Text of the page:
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Robo calls helping candidates chase off possible votes
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I finally made up my mind who to vote for in Tuesday’s Republican primary for Congress.

It wasn’t a tough call. I simply crossed all of the candidates off my list who have placed irritating robo calls to me in the past month.

I only use a cell phone so every call from an automated computer  phone bank pops up up as “unavailable” on my screen. On Saturday, I was leaving Save Mart when the cell phone rang. I immediately pulled over, grabbed the cell, answered it by saying “hello” and then after the infamous pregnant pause that only a robo call offers I started getting some gibberish from someone who wanted me to vote for a specific candidate for attorney general because of their position on immigration.

All the previous calls I had gotten simply annoyed me. This one irritated me. Perhaps it could have been the fact it was the third political robo call of the day coming on the heels of one earlier that woke me up.
The ones that have been over the top have been among the Republicans running for Congress.

I had narrowed the candidates I was considering down to three based on what research I could do from positions posted on websites to conversations I’ve had with several of the hopefuls. Still, it was hard to figure whose repertoire of positions I felt would serve the common good the best if elected.

After Saturday’s third robo call, I decided the best way was to cross off those on my short list who annoyed me with robo calls. (Hey it’s better than selecting someone based on the color of their hair.) I’ll admit if I had felt strongly about one of the candidates employing robo calls I wouldn’t have changed my mind. The problem are the candidates running have no real track record to assess so you’re judging them on basically puff pieces on them and attack pieces on their opponents.

Being against Barbara Boxer, for example, is not going to make me vote for you just because I’m not wild about Boxer myself. Exactly how you propose to get this state or country out of the quandary it is in right now does.

This is the first year I ever recall simply tossing all of the campaign mailers that I receive. Perhaps it has to do with the fact I use a postal box and pick up my mail once every four or so days. It got so bad at one point I had to go to the counter after they left a note in my box saying all of the mail wouldn’t fit in the postal box.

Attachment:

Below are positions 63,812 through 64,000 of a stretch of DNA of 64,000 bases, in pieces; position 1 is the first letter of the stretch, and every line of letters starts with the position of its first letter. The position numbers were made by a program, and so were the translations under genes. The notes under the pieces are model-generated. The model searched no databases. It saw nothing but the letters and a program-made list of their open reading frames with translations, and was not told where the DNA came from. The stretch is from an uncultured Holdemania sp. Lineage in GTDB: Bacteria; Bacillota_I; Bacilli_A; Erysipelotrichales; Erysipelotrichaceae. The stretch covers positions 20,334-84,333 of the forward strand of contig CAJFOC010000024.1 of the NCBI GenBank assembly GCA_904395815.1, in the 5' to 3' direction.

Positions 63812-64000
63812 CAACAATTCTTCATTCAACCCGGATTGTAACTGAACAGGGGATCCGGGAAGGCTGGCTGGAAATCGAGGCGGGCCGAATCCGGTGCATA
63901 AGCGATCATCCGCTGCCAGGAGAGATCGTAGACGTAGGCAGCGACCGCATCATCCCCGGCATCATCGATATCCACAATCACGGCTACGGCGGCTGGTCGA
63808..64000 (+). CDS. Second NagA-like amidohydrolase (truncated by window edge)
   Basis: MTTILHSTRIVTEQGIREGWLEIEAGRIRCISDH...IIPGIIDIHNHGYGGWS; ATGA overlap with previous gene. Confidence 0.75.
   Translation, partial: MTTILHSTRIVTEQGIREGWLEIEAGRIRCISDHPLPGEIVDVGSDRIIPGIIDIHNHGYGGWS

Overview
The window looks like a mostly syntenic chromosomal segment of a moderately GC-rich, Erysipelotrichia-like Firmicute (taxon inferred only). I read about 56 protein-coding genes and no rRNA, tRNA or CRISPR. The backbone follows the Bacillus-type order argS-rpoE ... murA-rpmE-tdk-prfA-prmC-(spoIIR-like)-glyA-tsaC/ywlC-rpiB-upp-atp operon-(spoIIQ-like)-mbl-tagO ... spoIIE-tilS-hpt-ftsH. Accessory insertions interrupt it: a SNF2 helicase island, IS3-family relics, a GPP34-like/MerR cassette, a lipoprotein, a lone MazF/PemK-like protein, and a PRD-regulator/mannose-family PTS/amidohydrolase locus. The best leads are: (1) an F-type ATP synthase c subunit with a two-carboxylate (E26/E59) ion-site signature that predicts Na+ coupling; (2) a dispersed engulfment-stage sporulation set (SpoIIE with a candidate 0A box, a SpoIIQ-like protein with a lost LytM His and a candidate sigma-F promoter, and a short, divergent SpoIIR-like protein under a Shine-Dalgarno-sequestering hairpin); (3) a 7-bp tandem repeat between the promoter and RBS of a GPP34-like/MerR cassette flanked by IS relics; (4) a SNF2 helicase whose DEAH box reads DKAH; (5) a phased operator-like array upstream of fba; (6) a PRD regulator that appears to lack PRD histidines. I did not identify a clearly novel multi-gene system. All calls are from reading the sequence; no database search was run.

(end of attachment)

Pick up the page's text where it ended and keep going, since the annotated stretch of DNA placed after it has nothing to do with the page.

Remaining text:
A friend couldn’t believe all of the Republican organizations had supported Proposition 16 on Tuesday’s ballot based on the volume of mail he was getting it. More than a few of those “Republican organizations” are simply bought with money. You pay for a position on the mailer and - viola - you’re endorsed by that organization.

Election campaigns have become so un-enlightening in terms of a candidate’s position or their strategy for changing things that is almost an insult to those whose voters they are lusting after.

One of the newer trends - making a point of how much in campaign contributions you’ve received - is also a bit scary.

Quite frankly, it doesn’t necessarily tell me that a candidate has great support but it does infer that big money interests are sending them a lot of money. Somehow they are equating the fact they’ve raised the most money or close to it that somehow that makes them a better fit to serve in Congress. Given the way that those in Congress act once they get there, though, they might have a point.

I understand that it is impossible for any candidate to make one-on-one contact with all eligible voters given the fact a Congressional district in California has close to 600,000 people. And perhaps if a candidate sent out mailers that were a tad more informative or even indulged the collective intelligence of voters by sending out a 10-page paper outlining exactly what they’d do if they get elected and how they’d go about doing it, they might just gain support.

For now, politicians of all persuasions have resorted to 10 - to 30-second sound bites and trying to gain the upper hand by trashing their opponent’s positions or record. It shouldn’t be about who pontificates the best in 30 seconds or less or who can make themsleves look like a good option after they spent millions ripping their opponents to shreds.

I’d be willing to wager that come this Tuesday that Republican turnout won’t be all that strong in the 11th District. That would tell the political powers that be that they are turning voters off with their campaign tactics since this race has been identified as one of national importance in helping determine which version of the same-old-, same-old - Republicans or Democrats - control the House of representatives.